You can use journaling to write devotionals for your blog or your ministry.
Journaling is a personal record of your thoughts. It's a way to capture your ideas on paper, process them, and then use them.
You may already use journaling in your personal life to record the ways God speaks to you and how you respond and grow.
But you can also use journaling as the basis for written content. Journaling can be an important part of your writing process.
As a Christian writer or a ministry leader, you have a wonderful opportunity to combine your communications with ministry. You can infuse your written content with biblical principles.
One of the best ways to do that is devotionally.
Like storytelling, devotional writing is personal. It allows you to connect to your reader in a deeper way, as an individual, than by merely sharing simple information.
In using devotional content, you can reinforce and even teach principles to your readers.
Pre-writing is a key part of the process of writing well.
Journaling is a big part of pre-writing. I journal about a topic in three steps. When I do a good job here, then writing the devotional is much easier.
At first, I "journal my thoughts" - I simply get my ideas about a topic out on paper. I don't self-edit. By journaling about the topic, I am able to "own" it. I come to identify with it. That tears away the layers of assumption and injects authenticity into the writing. Journaling about a devotional topic reveals truth to me about myself.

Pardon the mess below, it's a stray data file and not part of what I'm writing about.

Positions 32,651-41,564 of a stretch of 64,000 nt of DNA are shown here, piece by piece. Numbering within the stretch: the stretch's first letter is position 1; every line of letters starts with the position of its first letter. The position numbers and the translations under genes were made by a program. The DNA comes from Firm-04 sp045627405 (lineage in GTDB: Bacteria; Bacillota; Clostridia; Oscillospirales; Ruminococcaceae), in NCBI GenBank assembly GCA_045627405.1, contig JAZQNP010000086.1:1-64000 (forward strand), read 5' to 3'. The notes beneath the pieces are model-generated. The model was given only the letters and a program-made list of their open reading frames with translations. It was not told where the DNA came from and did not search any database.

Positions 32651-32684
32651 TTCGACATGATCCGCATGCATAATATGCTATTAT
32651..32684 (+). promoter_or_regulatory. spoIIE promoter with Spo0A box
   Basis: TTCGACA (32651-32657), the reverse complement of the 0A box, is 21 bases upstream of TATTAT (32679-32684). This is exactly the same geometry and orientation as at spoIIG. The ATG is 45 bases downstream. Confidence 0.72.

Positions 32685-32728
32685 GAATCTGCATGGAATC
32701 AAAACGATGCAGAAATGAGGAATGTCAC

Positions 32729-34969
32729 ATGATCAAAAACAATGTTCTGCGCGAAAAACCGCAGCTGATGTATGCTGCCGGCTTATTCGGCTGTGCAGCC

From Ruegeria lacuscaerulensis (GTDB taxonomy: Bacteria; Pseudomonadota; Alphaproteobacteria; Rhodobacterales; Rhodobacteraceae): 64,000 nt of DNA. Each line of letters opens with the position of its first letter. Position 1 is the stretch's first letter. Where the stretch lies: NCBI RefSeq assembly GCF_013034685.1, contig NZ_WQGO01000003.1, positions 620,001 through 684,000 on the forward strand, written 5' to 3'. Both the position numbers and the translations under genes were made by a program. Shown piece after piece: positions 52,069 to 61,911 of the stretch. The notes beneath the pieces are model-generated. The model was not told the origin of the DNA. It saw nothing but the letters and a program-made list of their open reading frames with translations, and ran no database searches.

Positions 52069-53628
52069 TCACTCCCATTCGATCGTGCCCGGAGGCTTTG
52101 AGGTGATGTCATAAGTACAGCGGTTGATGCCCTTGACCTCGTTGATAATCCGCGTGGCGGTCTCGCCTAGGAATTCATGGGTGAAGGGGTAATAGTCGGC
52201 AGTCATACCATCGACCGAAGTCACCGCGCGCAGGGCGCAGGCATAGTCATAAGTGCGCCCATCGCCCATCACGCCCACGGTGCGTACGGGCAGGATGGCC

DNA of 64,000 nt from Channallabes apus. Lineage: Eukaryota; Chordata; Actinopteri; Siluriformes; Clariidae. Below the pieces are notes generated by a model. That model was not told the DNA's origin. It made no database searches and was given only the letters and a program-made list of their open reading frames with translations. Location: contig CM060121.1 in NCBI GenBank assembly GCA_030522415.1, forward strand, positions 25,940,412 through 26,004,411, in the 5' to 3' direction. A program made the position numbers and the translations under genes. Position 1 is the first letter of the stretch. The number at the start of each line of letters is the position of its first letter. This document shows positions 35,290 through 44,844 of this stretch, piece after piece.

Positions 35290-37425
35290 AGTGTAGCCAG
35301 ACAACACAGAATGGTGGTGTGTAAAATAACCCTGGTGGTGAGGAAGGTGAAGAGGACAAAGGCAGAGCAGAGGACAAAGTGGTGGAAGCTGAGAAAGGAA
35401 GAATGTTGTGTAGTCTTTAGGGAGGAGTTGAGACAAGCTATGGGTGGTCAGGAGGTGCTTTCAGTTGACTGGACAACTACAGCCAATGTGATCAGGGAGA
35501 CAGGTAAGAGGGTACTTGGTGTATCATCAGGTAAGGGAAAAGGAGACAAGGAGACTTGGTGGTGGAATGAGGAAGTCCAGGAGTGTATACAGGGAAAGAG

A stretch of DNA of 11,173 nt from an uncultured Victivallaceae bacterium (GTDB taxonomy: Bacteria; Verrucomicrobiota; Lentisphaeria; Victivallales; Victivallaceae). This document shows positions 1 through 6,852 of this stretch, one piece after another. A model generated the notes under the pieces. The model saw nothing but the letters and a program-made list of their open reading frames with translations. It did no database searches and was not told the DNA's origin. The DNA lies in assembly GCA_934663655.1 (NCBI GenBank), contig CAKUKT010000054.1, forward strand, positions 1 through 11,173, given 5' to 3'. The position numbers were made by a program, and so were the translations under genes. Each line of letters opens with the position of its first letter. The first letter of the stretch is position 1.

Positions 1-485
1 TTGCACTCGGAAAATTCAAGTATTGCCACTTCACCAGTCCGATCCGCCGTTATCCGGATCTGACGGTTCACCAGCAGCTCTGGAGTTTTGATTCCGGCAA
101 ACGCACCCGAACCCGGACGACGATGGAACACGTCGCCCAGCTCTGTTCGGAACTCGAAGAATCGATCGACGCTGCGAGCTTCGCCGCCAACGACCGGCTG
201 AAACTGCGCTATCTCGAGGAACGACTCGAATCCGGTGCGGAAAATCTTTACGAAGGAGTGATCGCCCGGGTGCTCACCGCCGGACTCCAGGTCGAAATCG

In this next step, I "journal to learn." As I re-read the content I have accumulated, I find some holes. Sometimes I need some more information or facts about the topic. Other times I need to understand the biblical principles better. I may need examples, stories, and sensory details to illustrate truths. I dig into scripture and journal about what I learn.
Finally, I "journal to summarize." At this point, I usually have a lot of content, including my journaling responses and information I have gathered. I organize that material and identify biblical principles. I summarize different points to make about those principles.
What makes a devotional unique is that it is short. It focuses on one principle. It uses an illustration to help the reader understand the principle. And it has a takeaway - a way for the reader to use the information.
Given that approach, it's not hard to see how journaling can help me write devotional material.
What it boils down to is listening to God as He speaks to me about a particular truth or biblical principle. I record what I learn. Then I process it, write it, and share it with others.
You can, too.
Use this special writing guide, Writing Devotionals That Stick, as you walk through the process of writing devotionals. Get a free excerpt here.
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